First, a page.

By Simone Boogaarts-de Bruin
The city inhabitants is changing into more and more varied and turning out to be (ethnic) range is having a unique impact on nightlife in Dutch towns. by means of learning the inducement in the back of and nightlife offerings of the teens who perform ethno-party scenes, Boogaarts-de Bruin investigates how the altering city inhabitants impacts the availability aspect of the nightlife industry utilizing an analytical version she has built and which she calls the version of established selection. This process is delicate to the versatile use of the approaches of business enterprise and constitution as a result systematic contrast that it makes among societal and private elements. as a result, it's published that during order to research and accurately clarify the nightlife stories of and offerings made through ethnic kids, an built-in version is needed which centralizes the interplay among the structural thoughts of the manufacturers at the one hand and the non-public personal tastes and service provider of the shoppers at the different. what's extra, this e-book demonstrates that nightlife has replaced as a result expanding ethnic range of the Dutch inhabitants. eventually, within the epilogue, the fieldwork effects are mentioned in mild of the presently heated debate concerning the integration methods of ethnic minority youth (in nightlife).
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Additional resources for Something for Everyone?: Changes and Choices in the Ethno-Party Scene in Urban Nightlife (UvA Proefschriften)
The basic role of door staff continues to be controlling the people inside a club, which means that they have to throw out aggressive (groups of) people and decide who can and who cannot set foot in a particular venue. According to Hollands and Chatterton (2003: 57), different types of nightlife spaces have their own set of entry requirements and subtle forms of discrimination at the door, based on age, appearance, social class, gender, ethnicity and sexual orientation. Their fieldwork revealed that although mainstream nightlife has opened up, especially to young women, ethnic minorities, students and gays, it is still only accessible to the wealthier members of these groups.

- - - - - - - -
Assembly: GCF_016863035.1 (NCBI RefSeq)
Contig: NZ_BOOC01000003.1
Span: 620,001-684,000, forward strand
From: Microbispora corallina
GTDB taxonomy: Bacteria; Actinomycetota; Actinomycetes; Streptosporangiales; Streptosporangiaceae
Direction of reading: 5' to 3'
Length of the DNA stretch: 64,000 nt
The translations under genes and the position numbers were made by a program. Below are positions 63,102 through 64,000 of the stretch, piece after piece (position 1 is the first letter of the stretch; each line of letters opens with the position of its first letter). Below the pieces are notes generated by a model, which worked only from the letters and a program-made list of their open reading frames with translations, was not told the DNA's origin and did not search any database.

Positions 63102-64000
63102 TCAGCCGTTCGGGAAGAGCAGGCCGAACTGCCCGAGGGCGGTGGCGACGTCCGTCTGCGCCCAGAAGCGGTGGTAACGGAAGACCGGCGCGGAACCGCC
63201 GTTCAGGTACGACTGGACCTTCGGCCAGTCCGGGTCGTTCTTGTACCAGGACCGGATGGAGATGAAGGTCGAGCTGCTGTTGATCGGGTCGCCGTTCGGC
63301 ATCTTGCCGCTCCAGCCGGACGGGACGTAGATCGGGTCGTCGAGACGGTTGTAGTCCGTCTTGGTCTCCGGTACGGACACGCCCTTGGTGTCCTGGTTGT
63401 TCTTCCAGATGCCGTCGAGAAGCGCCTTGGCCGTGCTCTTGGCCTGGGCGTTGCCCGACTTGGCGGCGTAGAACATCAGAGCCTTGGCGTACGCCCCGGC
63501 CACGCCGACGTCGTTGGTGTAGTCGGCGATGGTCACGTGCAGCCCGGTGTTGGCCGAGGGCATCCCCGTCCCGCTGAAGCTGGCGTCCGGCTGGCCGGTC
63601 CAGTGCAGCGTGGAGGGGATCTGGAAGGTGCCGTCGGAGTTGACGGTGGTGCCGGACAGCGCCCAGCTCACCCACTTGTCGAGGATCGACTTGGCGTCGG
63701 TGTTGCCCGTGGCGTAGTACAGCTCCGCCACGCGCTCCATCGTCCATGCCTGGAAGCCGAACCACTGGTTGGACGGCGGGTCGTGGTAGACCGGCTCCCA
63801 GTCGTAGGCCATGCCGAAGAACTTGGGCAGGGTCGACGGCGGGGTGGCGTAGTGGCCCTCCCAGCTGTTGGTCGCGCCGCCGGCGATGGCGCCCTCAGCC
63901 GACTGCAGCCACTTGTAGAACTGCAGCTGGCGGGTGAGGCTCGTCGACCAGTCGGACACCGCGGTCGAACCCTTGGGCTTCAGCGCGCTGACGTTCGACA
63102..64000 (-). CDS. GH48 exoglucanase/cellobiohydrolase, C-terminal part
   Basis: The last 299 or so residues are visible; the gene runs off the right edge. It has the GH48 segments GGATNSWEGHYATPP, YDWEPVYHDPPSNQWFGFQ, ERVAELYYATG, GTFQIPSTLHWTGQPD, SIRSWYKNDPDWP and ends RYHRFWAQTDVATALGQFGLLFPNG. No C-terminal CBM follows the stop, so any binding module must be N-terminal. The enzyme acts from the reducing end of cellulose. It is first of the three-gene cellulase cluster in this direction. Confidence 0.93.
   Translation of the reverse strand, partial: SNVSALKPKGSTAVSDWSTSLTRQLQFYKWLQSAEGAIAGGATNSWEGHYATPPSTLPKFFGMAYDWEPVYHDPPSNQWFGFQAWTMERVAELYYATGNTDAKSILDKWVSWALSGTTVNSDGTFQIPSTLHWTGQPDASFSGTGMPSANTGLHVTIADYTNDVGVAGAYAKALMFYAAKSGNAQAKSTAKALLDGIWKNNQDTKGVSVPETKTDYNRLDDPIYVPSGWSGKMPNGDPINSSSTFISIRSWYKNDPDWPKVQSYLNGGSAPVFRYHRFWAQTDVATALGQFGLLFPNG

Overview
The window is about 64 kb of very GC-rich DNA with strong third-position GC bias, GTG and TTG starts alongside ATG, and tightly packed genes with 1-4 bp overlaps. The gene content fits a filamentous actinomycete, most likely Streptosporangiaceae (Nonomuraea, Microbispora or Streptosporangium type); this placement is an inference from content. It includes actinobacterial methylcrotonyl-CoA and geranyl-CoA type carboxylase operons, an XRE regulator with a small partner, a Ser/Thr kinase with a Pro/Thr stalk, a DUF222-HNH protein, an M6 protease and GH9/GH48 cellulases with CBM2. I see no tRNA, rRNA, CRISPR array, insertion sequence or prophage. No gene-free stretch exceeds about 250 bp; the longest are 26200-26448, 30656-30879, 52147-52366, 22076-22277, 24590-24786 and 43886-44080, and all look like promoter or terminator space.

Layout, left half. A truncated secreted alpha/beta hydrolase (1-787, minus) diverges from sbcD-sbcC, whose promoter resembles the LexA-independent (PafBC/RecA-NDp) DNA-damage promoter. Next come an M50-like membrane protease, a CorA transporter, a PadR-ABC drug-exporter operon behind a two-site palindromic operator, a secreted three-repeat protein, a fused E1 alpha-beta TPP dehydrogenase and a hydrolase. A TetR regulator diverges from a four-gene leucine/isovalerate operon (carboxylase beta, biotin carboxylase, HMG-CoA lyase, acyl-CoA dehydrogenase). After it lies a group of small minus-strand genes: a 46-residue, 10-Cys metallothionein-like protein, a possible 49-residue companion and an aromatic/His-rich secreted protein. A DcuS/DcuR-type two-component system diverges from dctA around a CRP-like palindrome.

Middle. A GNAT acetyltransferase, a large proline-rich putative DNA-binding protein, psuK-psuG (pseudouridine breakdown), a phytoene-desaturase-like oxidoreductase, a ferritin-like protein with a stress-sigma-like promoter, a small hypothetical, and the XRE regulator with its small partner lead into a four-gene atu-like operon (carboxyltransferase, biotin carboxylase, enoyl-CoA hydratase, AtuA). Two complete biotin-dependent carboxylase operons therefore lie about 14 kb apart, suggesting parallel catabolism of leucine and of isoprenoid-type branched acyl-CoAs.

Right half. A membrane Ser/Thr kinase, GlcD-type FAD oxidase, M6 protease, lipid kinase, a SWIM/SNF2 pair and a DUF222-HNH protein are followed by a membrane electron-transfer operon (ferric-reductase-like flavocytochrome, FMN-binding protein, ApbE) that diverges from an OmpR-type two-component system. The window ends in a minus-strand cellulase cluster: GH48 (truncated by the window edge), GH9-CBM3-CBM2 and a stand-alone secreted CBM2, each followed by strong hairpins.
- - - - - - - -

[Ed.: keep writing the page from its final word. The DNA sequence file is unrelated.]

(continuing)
The image of bouncers has changed, with the emphasis being less on their criminal, intimidatory and violent approach, than on their role as arbiters of style. Door supervision in general has become more professional, and many bouncers have received specialist training. The basic role of door staff continues to be controlling the people inside a club, which means that they have to throw out aggressive (groups of) people and decide who can and who cannot set foot in a particular venue. According to Hollands and Chatterton (2003: 57), different types of nightlife spaces have their own set of entry requirements and subtle forms of discrimination at the door, based on age, appearance, social class, gender, ethnicity and sexual orientation.
2 The power of the producers of nightlife Sansone (1992) argues that there are two contradictory aspects to leisure time. On the one hand, the entertainment arena is a place where oppressed people can express their frustrations and resist or try to achieve status, but on the other, the night-time economy can be seen as a market in which money and power are of the utmost importance. In his research into the lifestyle of young Surinamese and Antillean in Amsterdam, Sansone demonstrates how these youngsters, who were viewed in the 1980s as the frontrunners of disco, gained a great deal of strength and pride from their nightly successes on the dance floor.